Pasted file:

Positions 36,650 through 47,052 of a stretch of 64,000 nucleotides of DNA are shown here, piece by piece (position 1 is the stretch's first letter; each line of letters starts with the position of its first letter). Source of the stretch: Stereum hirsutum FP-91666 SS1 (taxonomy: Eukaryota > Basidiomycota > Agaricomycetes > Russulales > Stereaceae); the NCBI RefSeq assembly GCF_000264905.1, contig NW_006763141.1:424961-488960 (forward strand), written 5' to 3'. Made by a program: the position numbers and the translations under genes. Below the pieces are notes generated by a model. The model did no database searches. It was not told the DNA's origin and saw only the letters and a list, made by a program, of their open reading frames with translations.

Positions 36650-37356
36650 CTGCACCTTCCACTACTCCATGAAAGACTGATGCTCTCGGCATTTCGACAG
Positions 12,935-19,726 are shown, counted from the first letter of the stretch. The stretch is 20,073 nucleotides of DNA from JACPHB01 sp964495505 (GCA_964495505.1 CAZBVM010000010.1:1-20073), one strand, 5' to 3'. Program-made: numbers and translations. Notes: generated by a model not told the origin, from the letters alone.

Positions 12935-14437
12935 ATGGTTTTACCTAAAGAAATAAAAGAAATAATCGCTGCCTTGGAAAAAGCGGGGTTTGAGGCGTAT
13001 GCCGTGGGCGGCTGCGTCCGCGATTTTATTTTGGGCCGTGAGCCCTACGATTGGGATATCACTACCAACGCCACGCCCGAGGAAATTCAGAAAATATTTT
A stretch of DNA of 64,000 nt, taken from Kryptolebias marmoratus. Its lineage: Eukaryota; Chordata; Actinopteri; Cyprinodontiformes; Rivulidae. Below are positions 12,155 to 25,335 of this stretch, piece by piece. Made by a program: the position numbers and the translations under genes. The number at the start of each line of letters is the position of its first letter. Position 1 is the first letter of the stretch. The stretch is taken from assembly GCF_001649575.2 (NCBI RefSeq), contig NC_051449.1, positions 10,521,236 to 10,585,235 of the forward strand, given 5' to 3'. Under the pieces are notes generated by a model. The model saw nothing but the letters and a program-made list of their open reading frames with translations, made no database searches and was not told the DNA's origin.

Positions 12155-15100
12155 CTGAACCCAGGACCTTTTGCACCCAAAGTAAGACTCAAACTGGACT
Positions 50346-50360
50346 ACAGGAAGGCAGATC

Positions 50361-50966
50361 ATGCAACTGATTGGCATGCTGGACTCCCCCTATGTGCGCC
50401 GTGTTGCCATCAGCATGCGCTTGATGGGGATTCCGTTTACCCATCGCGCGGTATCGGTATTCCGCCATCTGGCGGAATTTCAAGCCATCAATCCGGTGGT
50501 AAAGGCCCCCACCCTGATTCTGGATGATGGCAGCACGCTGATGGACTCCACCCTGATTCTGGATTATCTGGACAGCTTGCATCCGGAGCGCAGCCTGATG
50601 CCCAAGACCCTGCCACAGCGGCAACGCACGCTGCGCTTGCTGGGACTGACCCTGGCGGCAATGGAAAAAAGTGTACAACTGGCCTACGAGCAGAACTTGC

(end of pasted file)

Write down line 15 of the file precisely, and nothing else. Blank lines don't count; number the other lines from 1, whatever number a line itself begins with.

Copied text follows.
50401 GTGTTGCCATCAGCATGCGCTTGATGGGGATTCCGTTTACCCATCGCGCGGTATCGGTATTCCGCCATCTGGCGGAATTTCAAGCCATCAATCCGGTGGT